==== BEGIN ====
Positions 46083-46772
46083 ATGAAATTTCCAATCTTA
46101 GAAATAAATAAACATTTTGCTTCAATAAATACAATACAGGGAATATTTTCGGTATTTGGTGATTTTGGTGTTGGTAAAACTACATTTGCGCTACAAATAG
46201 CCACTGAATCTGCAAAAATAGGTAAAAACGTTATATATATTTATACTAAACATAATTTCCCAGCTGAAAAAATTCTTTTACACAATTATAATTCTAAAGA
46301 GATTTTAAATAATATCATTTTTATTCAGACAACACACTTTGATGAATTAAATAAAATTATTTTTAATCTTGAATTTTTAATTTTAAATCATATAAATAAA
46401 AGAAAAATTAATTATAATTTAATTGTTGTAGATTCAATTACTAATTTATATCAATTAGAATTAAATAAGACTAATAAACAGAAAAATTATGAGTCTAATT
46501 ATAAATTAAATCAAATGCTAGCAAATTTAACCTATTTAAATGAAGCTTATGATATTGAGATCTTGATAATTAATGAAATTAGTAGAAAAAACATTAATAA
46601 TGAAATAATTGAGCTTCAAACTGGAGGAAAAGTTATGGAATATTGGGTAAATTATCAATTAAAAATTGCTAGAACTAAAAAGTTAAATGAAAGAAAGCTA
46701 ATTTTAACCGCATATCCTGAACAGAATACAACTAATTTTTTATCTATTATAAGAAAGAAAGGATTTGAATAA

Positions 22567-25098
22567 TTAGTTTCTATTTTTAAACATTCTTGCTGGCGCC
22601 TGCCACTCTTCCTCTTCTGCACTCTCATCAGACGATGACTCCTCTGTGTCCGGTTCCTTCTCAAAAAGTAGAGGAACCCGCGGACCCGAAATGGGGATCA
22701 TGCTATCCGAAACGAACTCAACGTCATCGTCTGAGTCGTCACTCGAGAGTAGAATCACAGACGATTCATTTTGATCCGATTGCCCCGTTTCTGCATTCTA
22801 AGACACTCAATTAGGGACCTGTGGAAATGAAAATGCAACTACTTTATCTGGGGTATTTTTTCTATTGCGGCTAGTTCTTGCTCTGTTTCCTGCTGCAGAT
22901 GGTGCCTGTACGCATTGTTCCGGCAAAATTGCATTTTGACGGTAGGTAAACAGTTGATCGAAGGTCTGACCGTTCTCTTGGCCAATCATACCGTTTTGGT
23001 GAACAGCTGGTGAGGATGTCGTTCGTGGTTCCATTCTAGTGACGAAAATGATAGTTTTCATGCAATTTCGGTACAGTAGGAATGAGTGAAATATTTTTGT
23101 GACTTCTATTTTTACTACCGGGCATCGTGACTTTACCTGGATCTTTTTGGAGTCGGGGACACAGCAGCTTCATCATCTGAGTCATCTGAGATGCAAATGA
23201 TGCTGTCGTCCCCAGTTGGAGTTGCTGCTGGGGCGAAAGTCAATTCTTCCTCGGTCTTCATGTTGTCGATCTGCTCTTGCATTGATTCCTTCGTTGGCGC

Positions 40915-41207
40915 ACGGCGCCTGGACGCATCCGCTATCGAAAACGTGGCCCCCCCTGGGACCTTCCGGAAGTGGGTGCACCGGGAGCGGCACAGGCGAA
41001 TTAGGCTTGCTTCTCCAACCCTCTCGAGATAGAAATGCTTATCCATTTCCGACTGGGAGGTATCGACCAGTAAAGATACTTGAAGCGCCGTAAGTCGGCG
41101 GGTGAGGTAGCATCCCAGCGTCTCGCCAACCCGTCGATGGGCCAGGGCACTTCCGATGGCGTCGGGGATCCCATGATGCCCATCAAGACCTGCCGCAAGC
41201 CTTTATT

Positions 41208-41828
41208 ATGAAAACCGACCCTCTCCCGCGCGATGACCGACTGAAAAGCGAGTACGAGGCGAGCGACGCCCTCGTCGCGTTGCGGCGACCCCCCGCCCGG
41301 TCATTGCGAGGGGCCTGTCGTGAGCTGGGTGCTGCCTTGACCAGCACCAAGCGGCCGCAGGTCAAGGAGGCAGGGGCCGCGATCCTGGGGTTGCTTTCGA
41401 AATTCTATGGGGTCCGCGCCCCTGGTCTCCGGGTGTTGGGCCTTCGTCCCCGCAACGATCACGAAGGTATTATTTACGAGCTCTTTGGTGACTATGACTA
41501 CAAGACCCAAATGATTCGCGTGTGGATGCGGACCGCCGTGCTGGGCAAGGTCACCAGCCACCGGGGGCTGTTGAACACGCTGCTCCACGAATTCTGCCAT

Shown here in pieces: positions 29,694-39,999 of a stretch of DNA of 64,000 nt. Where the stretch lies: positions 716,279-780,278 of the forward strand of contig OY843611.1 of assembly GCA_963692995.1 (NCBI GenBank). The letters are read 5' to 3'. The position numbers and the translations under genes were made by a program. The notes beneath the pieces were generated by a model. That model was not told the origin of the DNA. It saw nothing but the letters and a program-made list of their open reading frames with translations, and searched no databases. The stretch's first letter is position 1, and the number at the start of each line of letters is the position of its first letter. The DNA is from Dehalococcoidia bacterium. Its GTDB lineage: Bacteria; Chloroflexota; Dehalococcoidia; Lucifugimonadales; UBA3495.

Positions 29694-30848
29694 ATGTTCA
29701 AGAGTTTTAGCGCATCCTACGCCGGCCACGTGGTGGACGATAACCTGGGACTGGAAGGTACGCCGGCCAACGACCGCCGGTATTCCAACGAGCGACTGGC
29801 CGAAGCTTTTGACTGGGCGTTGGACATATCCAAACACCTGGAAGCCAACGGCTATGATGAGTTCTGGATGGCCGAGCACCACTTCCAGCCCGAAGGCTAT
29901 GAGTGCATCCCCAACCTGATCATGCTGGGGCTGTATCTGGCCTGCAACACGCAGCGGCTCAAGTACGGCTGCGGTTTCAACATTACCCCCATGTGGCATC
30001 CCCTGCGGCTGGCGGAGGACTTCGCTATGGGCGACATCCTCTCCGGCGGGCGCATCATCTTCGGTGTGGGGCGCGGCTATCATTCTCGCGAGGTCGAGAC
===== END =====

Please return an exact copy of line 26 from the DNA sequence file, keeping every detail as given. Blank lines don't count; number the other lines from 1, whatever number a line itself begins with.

41301 TCATTGCGAGGGGCCTGTCGTGAGCTGGGTGCTGCCTTGACCAGCACCAAGCGGCCGCAGGTCAAGGAGGCAGGGGCCGCGATCCTGGGGTTGCTTTCGA